StanĀ and I did several visits last week, including our first full-day visit at Benjamin Franklin Intermediate School in Daly City. We did five presentations in a row, to their entire middle school (around 700 kids). And these students were amazing. So engaged, attentive, asking questions afterwards. Their librarian, Justine Kay, did so much to prepare the kids and the teachers for the day. We were in awe and appreciation by the end. Here’s what Justine wrote:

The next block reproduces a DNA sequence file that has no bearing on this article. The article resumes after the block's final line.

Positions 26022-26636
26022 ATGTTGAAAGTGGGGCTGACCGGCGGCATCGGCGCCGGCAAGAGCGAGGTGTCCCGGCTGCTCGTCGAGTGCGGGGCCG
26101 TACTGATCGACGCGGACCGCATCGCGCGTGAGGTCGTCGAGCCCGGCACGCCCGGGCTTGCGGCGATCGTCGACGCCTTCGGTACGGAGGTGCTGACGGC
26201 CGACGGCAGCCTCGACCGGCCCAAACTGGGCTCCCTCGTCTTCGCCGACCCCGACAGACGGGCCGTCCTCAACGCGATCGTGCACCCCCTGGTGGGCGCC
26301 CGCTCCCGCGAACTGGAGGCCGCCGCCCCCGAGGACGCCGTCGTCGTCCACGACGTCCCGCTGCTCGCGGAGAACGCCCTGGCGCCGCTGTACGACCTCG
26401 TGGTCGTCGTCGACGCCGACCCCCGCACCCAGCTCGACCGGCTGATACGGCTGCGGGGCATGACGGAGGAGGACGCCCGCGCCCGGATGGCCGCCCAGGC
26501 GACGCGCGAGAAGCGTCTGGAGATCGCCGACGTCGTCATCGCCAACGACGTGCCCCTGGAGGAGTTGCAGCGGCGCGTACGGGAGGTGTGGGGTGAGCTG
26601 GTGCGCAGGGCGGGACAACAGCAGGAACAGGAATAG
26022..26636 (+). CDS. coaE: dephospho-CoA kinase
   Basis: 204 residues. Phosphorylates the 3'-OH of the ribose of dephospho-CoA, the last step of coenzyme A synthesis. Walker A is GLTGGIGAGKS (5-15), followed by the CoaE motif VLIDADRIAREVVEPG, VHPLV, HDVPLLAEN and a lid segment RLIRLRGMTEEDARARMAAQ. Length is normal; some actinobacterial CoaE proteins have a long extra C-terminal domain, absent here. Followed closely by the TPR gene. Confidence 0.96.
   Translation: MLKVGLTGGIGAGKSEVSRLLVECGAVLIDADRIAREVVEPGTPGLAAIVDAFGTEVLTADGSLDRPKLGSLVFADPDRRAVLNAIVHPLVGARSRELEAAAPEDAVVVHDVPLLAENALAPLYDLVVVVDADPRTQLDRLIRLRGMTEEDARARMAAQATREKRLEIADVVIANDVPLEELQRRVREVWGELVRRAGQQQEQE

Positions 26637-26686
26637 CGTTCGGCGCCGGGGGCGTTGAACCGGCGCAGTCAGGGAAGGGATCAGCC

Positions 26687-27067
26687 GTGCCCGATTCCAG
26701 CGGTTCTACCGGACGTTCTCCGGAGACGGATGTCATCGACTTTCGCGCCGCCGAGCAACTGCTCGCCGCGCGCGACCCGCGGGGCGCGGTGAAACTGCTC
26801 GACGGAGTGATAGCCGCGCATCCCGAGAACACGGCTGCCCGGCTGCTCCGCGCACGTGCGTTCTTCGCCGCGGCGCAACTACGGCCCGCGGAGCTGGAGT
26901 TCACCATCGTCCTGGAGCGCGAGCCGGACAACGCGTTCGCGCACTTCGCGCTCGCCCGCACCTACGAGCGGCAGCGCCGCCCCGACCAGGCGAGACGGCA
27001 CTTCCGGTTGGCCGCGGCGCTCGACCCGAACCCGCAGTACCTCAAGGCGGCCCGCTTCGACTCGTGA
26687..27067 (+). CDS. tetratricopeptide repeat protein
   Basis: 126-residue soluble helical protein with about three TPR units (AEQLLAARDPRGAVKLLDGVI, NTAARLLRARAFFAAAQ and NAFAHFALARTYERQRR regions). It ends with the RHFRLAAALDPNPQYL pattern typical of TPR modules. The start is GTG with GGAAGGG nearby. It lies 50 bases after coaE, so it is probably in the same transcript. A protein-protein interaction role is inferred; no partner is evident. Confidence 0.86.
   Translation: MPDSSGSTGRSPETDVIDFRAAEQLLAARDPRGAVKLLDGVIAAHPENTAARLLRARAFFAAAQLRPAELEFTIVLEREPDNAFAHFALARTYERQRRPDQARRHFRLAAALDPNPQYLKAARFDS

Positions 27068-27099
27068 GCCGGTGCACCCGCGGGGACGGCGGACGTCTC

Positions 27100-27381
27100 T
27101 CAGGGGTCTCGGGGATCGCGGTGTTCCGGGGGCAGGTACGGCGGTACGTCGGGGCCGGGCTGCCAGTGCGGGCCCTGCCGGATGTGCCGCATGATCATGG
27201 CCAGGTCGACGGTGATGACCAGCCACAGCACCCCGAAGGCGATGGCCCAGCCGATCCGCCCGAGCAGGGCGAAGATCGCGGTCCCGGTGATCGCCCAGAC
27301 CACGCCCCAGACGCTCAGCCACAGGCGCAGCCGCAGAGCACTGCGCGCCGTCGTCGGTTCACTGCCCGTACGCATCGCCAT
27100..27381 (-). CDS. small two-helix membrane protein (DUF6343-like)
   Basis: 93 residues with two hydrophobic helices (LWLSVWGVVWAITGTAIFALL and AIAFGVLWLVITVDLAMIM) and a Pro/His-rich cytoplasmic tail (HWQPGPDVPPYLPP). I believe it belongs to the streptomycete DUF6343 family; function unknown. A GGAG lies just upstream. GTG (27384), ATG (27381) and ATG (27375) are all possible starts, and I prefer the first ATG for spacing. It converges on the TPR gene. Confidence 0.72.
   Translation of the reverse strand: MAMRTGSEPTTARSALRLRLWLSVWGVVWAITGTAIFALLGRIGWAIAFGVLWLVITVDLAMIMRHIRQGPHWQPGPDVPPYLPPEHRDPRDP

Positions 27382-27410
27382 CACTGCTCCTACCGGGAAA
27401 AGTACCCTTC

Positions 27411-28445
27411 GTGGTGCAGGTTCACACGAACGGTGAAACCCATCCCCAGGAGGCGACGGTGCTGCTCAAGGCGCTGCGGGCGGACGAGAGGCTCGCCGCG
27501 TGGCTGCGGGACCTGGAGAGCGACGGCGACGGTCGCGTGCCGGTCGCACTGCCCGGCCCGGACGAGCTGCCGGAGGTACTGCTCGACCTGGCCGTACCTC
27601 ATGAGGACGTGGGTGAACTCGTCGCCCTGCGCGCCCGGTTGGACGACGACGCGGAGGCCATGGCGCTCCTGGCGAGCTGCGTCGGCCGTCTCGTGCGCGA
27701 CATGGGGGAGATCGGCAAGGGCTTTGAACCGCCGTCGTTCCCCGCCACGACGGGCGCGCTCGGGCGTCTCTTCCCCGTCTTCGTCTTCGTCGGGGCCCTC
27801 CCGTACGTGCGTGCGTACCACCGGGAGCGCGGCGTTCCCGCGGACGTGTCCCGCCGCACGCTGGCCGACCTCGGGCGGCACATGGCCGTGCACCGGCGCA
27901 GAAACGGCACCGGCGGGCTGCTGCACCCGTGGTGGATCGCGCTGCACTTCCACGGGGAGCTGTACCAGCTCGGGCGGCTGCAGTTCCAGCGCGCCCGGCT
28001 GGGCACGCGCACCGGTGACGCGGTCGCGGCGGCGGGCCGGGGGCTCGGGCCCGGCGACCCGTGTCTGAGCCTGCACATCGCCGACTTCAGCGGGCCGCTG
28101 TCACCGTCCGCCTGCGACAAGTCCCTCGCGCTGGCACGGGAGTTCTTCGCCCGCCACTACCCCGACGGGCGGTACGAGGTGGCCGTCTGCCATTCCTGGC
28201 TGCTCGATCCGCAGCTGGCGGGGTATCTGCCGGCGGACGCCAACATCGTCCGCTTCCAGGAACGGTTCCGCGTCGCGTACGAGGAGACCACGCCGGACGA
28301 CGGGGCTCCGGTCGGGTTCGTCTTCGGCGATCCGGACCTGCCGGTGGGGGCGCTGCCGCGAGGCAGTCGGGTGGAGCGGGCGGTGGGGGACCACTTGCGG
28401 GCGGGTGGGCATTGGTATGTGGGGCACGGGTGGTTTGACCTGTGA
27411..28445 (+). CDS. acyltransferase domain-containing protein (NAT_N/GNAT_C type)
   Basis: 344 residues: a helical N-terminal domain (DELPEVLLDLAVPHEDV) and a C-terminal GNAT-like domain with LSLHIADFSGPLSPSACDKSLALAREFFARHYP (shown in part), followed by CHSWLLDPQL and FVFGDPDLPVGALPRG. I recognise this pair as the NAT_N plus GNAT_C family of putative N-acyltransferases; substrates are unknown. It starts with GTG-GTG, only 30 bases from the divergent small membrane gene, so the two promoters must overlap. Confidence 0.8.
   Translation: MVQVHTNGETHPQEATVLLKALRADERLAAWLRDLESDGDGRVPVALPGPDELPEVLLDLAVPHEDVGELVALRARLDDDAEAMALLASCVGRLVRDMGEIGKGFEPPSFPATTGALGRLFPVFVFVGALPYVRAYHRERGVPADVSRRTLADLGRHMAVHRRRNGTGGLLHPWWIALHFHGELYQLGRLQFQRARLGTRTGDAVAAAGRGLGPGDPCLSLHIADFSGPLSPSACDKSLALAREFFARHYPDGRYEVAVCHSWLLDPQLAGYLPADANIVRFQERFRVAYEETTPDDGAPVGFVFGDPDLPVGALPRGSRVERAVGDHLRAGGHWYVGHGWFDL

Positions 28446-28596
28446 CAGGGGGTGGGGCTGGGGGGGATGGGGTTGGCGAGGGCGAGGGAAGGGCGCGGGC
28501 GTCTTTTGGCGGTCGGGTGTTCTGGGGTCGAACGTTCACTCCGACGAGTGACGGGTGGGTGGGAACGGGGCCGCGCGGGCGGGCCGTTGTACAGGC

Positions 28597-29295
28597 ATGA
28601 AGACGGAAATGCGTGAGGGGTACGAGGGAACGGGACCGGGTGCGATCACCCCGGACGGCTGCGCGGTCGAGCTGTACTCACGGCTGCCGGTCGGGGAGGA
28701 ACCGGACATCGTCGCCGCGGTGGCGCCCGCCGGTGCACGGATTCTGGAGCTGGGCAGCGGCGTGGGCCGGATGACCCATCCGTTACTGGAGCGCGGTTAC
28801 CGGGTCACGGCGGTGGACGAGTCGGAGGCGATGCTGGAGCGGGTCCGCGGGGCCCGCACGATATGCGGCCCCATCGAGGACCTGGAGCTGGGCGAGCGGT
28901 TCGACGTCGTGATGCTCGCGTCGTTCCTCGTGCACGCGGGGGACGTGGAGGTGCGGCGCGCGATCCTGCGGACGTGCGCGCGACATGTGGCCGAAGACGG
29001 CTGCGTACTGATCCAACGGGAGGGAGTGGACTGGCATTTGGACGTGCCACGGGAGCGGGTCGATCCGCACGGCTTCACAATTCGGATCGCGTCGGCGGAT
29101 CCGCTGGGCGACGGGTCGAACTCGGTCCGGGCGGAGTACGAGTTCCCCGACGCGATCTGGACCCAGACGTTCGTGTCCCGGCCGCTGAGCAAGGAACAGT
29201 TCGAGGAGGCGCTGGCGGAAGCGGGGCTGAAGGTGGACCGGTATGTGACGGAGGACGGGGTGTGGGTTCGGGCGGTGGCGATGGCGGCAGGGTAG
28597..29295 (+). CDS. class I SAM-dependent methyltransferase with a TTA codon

“A copy of the nonfiction book, Fred Korematsu Speaks Up, was placed in my mailbox in the main office at Ben Franklin Intermediate School in October 2017 and there was no telling who had put it there. A free book!, I thought. So I cataloged it and put it in our school library for students to check out. The book sat lonely in the stacks of 300’s, barely seen for a month. Meanwhile, I was working on coordinating my first author visit as a new librarian at our school. I searched online for local authors who could come speak at our school and found the Fighting for Justice site. I thought, this would be a great first visit since the authors have visited other schools in the area and our ELA teachers are pushing students to read more nonfiction to prepare for the state tests. After contacting the authors, Laura Atkins and Stan Yogi, I read the book and was inspired by Fred’s story. I wanted for all our middle school students to learn about Fred’s lifelong fight for justice through activism. After speaking with my principal and receiving his approval of the visit, we began making headway. All ELA teachers were checked out a copy of the book from the library and students started reading and discussing the book together as a class. Students were captivated by Fred’s life and experiences growing up in the Bay Area, just like them, but 50 years ago and during the time of World War II. The day of the author visit was a transformative experience for our students. You could hear a pin drop in the auditorium as Laura and Stan presented Fred’s story and their process for writing the book. We are so grateful for this book, the authors who wrote it, and the change it has made in our students’ understanding of speaking up for what is right.”

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